1.2 PLOT-cryoadsorption (PLOT-cryo)
Cannabis is currently a Schedule 1 drug (illegal under federal law). In recent years, however, there has been a shift in some local or state policies towards the decriminalization of cannabis use. Decreased criminalization may lead to an increase in cannabis use and cannabis-related harm.[1, 2] Potentially negative impacts include: a rise in intoxicated drivers and workers, an increase in cannabis use among adolescents, and negative health effects from chronic cannabis use.[3–7] Unlike alcohol consumption, which can be detected by monitoring the concentration of ethanol in the blood or breath, determination of cannabis intoxication is not as straightforward.
The cannabis plant contains over 500 compounds, including more than 100 plant cannabinoids that have been isolated and identified.[8–10] Some of these plant cannabinoids impart therapeutic or psychoactive affects, e.g., cannabidiol (CBD) and Δ 9 -tetrahydrocannabinol (Δ 9 -THC), respectively. CBD is thought to effect pain sensation and mood but very little research substantiating these claims exist. Because of its psychoactive properties, Δ 9 -THC is a molecule of great interest in the research and law enforcement communities. However, there are several aspects of the compound Δ 9 -THC that make collecting and analyzing it in bodily fluids complex. For one, Δ 9 -THC is rapidly metabolized in the body into both a psychoactive (the hydroxylated metabolite) and a non-psychoactive (the carboxylated metabolite) compound. Δ 9 -THC is excreted in the urine as a glucuronic acid conjugate. Additionally, a small portion of Δ 9 -THC is stored in adipose tissue and is released slowly over long time periods (hours, days, weeks). Δ 9 -THC levels also depend on the mode of consumption (smoking versus eating), when the user consumed, whether or not they are a chronic, an occasional, or a first time user, and of course, what body fluid is sampled. In lieu of these complexities, some countries and states have set legal limits of Δ 9 -THC concentrations in the blood, including zero tolerance laws to established impairment.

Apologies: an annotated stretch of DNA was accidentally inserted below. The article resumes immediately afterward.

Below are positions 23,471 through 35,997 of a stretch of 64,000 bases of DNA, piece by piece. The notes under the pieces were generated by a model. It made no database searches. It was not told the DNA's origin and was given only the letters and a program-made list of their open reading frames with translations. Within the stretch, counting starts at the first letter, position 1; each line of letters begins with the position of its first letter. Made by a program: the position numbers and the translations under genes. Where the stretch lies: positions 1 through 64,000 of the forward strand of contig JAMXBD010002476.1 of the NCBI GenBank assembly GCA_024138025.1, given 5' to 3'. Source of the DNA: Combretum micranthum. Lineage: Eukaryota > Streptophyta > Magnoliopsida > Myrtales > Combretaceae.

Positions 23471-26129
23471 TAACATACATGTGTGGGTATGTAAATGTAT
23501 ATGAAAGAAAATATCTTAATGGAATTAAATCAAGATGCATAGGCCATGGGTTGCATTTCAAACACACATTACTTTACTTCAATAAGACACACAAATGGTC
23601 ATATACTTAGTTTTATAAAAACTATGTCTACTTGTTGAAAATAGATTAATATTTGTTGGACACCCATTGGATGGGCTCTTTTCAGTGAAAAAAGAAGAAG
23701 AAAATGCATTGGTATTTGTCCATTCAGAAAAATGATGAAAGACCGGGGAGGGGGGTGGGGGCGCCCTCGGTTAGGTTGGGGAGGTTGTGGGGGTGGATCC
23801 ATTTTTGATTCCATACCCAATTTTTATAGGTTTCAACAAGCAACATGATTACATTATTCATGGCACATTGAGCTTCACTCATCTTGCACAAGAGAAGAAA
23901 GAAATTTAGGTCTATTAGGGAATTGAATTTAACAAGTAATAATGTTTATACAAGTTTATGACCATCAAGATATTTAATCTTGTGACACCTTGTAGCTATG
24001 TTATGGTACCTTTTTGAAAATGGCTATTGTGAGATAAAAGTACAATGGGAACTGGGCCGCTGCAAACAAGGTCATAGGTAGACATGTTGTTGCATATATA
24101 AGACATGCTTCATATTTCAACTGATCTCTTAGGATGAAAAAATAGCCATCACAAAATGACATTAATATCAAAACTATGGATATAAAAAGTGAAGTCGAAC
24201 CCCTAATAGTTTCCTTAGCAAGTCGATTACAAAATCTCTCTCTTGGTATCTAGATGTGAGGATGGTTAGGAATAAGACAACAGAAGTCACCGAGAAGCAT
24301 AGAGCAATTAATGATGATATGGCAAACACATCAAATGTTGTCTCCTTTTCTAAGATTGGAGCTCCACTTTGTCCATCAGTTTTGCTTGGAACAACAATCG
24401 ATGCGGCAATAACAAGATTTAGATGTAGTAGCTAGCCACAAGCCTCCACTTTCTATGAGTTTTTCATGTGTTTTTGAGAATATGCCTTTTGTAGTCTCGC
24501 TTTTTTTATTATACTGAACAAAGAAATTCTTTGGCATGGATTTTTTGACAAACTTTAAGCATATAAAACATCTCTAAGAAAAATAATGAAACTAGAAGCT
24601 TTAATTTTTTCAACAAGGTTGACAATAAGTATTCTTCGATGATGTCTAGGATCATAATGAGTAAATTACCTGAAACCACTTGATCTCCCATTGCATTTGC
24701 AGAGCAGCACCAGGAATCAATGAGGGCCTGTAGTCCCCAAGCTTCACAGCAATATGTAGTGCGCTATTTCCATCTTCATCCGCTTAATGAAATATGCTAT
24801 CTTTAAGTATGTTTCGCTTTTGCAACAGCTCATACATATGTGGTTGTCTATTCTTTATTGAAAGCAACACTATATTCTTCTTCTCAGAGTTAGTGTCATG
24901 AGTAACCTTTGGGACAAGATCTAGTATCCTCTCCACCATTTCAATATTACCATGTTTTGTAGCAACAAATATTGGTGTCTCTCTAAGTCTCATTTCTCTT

To solve this problem and help cannabis consumers get the fullest experience of their flower & concentrates, the vaporizer specialists at Firefly have introduced a new technology to their latest product line—dynamic convection heating. Rather than heating to a specified temperature, dynamic convection heats the air around your cannabis across a gradually increasing range in temperatures. This process activates the whole spectrum of terpenes and cannabinoids because it allows them to boil into inhalable gas form at each of their individual boiling points.
As vaporization has grown in popularity, the field has gotten crowded with a variety of products. Vaporizers that let users set a temperature of their choice, and hit that temperature quickly and accurately, are fairly easy to find. But hitting one temperature reliably rarely reveals the whole story of any cannabis flower.
Why Boiling Points Matter
Moving to Vaporizers
All vaporizers aren’t created equal, though. If your vaporizer of choice isn’t hitting the boiling point of each terpene and cannabinoid in your cannabis, it’s still not delivering the best possible expression of the plant.
“What’s become clear in the last few years is that many of the effects we attribute to cannabis are not only from cannabinoids like THC and CBD, but from the way they work in concert with compounds like terpenes,” says Cameron Hattan, lead grower of the California cannabis company Fiddler’s Greens.
This new approach allows consumers to experience the full lineup of cannabinoids and terpenes present in every strain, revealing the true character of innovative new strains while uncovering unexpected sides of old favorites.
That’s part of why many modern cannabis consumers are bailing on combustion. While setting fire to cannabis activates some compounds in the plant, it scorches many others. This process is known as pyrolytic destruction, and it’s about as good for your cannabis as you’d expect for a phrase with the word “destruction” in it.